This last title in the series covers the most important findings of the five years EU sponsored ANTICORRP project dealing with corruption and organized crime. How prone to corruption are EU funds? Has EU managed to improve governance in the countries that it assists? Using the new index of public integrity and a variety of other tools created in the project this issue looks at how EU funds and norms affected old member states (like Spain), new member states (Slovakia, Romania), accession countries (Turkey) and the countries recipient of development funds (Egypt, Tanzania, Tunisia). The data covers over a decade of structural and development funds, and the findings show the challenges to changing governance across borders, the different paths that each country has experienced and suggest avenues of reforming development aid for improving governance.
EU Democracy Promotion, Conditionality and Judicial Autonomy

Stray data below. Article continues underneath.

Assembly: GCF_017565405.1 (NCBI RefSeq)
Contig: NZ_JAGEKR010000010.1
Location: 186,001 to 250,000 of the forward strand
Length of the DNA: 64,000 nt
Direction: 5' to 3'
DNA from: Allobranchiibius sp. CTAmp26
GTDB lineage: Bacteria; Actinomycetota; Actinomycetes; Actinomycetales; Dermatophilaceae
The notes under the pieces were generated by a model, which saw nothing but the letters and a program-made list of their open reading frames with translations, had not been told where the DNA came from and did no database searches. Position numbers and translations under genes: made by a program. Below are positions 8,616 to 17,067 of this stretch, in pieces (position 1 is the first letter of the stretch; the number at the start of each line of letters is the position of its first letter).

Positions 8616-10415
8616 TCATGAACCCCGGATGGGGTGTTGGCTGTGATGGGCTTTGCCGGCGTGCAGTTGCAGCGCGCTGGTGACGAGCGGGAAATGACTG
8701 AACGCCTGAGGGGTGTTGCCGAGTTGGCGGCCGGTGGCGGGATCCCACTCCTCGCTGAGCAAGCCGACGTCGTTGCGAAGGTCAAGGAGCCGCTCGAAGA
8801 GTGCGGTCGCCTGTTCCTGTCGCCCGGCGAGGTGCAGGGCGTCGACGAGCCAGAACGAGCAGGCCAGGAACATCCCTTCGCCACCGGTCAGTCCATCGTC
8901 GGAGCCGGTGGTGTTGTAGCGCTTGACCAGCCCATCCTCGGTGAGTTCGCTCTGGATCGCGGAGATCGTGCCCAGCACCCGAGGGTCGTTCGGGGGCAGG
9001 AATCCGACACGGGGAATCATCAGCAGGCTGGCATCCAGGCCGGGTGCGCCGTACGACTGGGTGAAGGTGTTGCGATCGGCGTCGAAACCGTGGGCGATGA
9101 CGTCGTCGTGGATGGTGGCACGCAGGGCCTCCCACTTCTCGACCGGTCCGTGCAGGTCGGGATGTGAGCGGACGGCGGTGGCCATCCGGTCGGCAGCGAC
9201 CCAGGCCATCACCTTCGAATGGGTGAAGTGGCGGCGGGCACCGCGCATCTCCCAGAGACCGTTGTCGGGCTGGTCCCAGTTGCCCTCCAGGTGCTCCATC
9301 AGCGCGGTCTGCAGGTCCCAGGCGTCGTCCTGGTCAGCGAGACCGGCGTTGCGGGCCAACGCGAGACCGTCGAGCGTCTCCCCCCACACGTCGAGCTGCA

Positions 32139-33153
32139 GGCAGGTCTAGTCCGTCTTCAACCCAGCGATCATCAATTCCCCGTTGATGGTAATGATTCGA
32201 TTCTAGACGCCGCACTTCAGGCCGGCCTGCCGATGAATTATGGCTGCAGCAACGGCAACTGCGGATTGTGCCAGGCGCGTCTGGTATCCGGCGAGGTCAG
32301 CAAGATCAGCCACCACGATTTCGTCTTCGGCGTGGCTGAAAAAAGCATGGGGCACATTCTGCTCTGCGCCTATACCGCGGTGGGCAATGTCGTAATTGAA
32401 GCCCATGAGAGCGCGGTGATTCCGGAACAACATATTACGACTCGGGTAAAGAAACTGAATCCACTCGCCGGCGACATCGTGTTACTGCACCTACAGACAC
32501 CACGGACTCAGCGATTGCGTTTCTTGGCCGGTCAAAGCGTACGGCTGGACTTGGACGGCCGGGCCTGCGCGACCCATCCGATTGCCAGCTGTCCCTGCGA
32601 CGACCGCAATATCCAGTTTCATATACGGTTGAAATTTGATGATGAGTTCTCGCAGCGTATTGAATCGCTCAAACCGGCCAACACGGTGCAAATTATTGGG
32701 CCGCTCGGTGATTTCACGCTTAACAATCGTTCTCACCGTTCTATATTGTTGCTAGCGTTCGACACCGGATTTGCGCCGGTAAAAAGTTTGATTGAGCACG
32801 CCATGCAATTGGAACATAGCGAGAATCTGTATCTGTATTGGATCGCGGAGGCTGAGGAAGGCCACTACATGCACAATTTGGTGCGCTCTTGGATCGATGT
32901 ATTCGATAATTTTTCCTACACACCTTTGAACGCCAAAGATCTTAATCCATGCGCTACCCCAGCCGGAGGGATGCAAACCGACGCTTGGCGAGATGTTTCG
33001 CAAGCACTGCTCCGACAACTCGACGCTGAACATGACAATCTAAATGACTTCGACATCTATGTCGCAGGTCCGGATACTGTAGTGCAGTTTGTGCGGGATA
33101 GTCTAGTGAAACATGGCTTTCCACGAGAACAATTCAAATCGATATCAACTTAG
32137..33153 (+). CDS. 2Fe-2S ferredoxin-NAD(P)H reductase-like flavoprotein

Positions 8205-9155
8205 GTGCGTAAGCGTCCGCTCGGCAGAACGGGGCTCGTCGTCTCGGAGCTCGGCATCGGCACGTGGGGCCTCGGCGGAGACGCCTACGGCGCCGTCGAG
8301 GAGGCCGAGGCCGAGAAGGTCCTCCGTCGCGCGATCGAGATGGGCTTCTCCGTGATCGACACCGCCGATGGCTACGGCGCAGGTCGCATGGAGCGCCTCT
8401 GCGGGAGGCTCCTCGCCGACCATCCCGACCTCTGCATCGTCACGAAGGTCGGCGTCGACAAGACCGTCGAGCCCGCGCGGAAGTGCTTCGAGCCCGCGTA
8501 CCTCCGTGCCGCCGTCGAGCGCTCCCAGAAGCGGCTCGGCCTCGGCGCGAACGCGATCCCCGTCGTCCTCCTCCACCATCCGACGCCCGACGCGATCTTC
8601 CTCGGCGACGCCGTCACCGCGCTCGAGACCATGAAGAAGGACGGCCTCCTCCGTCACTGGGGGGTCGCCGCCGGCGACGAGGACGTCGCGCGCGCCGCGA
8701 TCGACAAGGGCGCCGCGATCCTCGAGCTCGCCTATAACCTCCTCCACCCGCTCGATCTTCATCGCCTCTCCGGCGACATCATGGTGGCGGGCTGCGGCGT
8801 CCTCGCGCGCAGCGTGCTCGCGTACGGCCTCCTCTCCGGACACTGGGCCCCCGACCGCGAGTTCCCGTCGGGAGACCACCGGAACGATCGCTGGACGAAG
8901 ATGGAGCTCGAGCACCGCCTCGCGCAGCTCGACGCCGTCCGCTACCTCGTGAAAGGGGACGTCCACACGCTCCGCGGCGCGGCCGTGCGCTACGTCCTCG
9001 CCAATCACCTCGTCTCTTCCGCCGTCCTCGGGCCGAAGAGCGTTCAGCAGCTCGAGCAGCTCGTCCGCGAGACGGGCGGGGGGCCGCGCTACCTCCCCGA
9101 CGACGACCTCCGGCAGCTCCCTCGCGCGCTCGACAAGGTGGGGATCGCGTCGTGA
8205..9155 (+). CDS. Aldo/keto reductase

Spain: Roads to Good Governance? How EU Structural Funds Impact Governance across Regions
Slovakia: The Impact of EU Good Governance Aid 2007–2013
Romania: Europeanisation of Good Governance Where and why does it fail, and what can be done about it?
Turkey: The Paradoxical Effects of EU Accession
Egypt: The Failed Transition
Tunisia: Great Expectations
Tanzania: The Cosmetic Anticorruption
Editors: Prof. Alina Mungiu-Pippidi, PhD, Director of the European Research Centre for Anti-Corruption and State-Building at the Hertie School of Governance, Berlin, Germany Dr. Jana Warkotsch, has coordinated this research working group on behalf of German Institute for Global and Area Studies (GIGA)